Metal-pattern formation using vacuum evaporation is a critical process from basic research to industrial mass-production. Selective metal deposition using metal-atom desorption from an organic surface is a promising metal-patterning method by maskless vacuum deposition. In this study, we demonstrate metal-pattern formation by maskless deposition for various metal species using a vacuum-depositable and printable perfluoropolyether (PFPE) based material. A PFPE-based film has a low dispersion component of surface free energy and surface softness, and its surface has the ability to efficiently desorb for various metals. This method, which enables metal-pattern formation using maskless vacuum deposition for a variety of metal species with a high melting point and low intrinsic vapor pressure, including Ag, Cr, and Ni, can be applied to such applications as electrode-pattern formations.
Metal patterning is a critical process from academic study to various industrial mass-production fields, including electrode-pattern preparation1–5 and electromagnetic wave absorbers that use metamaterials.6–9 As a conventional metal-patterning process, vacuum deposition with a shadow mask has been very widely used. Unfortunately, it suffers from such potential problems as the difficulty of forming a precision shadow mask with a large area and thermal deformation due to high radiant heat from the evaporation source metal with a high melting point, including Ag, Cr, and Ni.10
Selective metal-vapor deposition is the ability to form metal patterns by maskless vacuum deposition. Metal atoms are adsorbed on a patterned layer with a metal-desorption property and desorbed from the surface; the atoms that reach the surfaces without the metal-desorption layer are deposited to form a metal film.11–13 The core phenomenon of selective metal-vapor deposition is the desorption of metal atoms from organic surfaces. When a pattern with a metal-desorption property is formed on the surface by a certain method and the metal is evaporated on it without a shadow mask, a desired metal pattern can be easily achieved.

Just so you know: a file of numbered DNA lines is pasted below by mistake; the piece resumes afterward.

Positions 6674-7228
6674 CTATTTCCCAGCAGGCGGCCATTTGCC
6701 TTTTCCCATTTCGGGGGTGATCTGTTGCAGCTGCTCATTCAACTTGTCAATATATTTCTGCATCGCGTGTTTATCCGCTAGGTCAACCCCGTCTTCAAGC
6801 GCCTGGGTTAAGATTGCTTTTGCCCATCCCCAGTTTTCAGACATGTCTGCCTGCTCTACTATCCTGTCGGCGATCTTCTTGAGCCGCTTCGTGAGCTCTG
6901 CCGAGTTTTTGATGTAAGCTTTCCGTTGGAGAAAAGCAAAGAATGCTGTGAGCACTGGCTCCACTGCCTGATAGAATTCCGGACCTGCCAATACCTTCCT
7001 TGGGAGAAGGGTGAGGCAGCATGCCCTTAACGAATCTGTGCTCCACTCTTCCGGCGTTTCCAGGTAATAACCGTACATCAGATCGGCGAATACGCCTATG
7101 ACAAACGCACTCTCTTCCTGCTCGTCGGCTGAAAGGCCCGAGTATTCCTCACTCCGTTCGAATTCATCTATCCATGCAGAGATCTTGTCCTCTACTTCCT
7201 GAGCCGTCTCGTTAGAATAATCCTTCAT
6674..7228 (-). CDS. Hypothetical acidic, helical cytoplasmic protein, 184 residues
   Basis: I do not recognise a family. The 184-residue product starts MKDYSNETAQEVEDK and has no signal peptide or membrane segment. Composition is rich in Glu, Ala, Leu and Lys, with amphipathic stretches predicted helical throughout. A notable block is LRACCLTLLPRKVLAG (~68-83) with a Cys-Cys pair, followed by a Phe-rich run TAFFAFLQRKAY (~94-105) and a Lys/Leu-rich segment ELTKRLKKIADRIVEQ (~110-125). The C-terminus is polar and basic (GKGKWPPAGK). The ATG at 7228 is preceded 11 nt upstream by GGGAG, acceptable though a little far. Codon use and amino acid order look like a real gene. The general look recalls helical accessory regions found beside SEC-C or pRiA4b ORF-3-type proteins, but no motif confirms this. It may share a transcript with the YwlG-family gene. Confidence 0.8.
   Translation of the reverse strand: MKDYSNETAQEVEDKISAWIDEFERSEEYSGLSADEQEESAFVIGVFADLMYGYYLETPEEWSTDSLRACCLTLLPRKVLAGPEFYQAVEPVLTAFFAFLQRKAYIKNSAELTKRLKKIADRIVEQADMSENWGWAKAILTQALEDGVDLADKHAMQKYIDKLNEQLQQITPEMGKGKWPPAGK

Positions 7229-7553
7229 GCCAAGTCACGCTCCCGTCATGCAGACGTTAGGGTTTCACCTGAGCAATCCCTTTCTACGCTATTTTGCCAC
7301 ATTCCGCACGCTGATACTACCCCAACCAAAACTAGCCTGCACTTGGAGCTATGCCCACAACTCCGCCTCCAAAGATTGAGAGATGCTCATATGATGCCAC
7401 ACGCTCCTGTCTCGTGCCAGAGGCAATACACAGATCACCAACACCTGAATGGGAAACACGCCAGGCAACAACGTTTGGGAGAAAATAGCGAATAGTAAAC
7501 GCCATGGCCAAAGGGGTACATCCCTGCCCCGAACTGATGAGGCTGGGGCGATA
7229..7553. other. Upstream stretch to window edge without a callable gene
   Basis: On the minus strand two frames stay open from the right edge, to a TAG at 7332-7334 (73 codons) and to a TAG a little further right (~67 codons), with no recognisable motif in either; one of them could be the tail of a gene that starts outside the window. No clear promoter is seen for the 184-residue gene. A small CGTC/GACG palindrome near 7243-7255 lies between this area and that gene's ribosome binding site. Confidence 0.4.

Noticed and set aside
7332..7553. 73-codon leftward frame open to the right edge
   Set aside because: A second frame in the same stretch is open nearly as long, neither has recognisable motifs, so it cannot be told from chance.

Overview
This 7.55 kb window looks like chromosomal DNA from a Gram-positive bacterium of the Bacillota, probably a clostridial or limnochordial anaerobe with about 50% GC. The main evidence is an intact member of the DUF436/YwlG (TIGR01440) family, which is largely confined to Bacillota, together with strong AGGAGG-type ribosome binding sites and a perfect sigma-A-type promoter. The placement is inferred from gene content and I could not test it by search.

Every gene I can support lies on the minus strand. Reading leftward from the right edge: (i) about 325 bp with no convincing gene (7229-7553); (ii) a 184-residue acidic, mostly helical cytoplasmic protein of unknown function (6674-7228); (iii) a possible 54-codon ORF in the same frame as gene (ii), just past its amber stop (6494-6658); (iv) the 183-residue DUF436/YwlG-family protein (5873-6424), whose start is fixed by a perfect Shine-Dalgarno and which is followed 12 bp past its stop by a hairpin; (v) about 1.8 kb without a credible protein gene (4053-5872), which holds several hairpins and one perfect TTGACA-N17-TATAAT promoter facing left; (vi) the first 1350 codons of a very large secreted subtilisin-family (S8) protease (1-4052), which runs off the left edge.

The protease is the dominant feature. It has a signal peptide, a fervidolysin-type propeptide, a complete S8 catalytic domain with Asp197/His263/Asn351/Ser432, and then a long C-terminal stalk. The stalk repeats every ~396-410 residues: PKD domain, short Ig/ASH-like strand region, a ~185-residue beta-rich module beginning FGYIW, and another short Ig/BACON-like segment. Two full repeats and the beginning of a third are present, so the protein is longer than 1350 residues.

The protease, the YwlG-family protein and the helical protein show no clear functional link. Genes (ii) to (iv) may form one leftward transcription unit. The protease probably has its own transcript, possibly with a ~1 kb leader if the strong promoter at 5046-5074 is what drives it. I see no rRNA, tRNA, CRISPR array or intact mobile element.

Selective metal-vapor deposition was discovered for Mg, Pb, Mn, and Zn using photochromic diarylethenes11,14,15 and has been extended to Sn, Ca, Al, In, and Ag using oily polydimethylsiloxane (PDMS).16,17 Although PDMS exhibits desorption of various metals, it requires a thick film of several hundred nanometers or more, and therefore, forming fine patterns is difficult due to its fluidity. Hatton et al. showed that 1 μm-level Ag and Cu patterns can be formed using a contact microprinting method with thin fluorine-based organic materials.18–21 We also showed that surfaces with a small dispersion component in surface free energy and a flexible surface-molecular structure effectively enhance the desorption of various metal atoms, and we revealed that a material in which an ether moiety is incorporated in a perfluoroalkyl chain, such as perfluoropolyether (PFPE), is more effective than a molecule with simple firm perfluoroalkyl chains.22 PFPE has a flexible structure, and the surface PFPE molecule move easily.23–28
Three methods have been proposed for preparing metal-desorption patterns, and the following are the advantages and potential problems of each. The best method is used based on the requirements and cost of the device to be manufactured, compatibility with conventional processes.
Photoreaction using laser scanning or a photomask.11,14,15